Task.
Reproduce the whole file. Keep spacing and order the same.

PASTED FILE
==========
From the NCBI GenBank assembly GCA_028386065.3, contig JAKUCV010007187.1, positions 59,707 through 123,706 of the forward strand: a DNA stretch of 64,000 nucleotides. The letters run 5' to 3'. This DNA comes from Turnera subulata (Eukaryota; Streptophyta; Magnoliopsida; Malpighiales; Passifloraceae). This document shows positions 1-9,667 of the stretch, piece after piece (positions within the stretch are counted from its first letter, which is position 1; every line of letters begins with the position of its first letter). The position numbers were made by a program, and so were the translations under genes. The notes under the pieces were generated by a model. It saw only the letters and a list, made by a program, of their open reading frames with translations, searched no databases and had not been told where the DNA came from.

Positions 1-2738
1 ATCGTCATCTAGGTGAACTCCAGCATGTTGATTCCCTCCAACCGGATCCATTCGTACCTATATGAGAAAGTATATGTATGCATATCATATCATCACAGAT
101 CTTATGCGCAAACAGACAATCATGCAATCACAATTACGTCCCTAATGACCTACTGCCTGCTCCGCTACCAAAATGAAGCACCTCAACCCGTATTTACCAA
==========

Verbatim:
From the NCBI GenBank assembly GCA_028386065.3, contig JAKUCV010007187.1, positions 59,707 through 123,706 of the forward strand: a DNA stretch of 64,000 nucleotides. The letters run 5' to 3'. This DNA comes from Turnera subulata (Eukaryota; Streptophyta; Magnoliopsida; Malpighiales; Passifloraceae). This document shows positions 1-9,667 of the stretch, piece after piece (positions within the stretch are counted from its first letter, which is position 1; every line of letters begins with the position of its first letter). The position numbers were made by a program, and so were the translations under genes. The notes under the pieces were generated by a model. It saw only the letters and a list, made by a program, of their open reading frames with translations, searched no databases and had not been told where the DNA came from.

Positions 1-2738
1 ATCGTCATCTAGGTGAACTCCAGCATGTTGATTCCCTCCAACCGGATCCATTCGTACCTATATGAGAAAGTATATGTATGCATATCATATCATCACAGAT
101 CTTATGCGCAAACAGACAATCATGCAATCACAATTACGTCCCTAATGACCTACTGCCTGCTCCGCTACCAAAATGAAGCACCTCAACCCGTATTTACCAA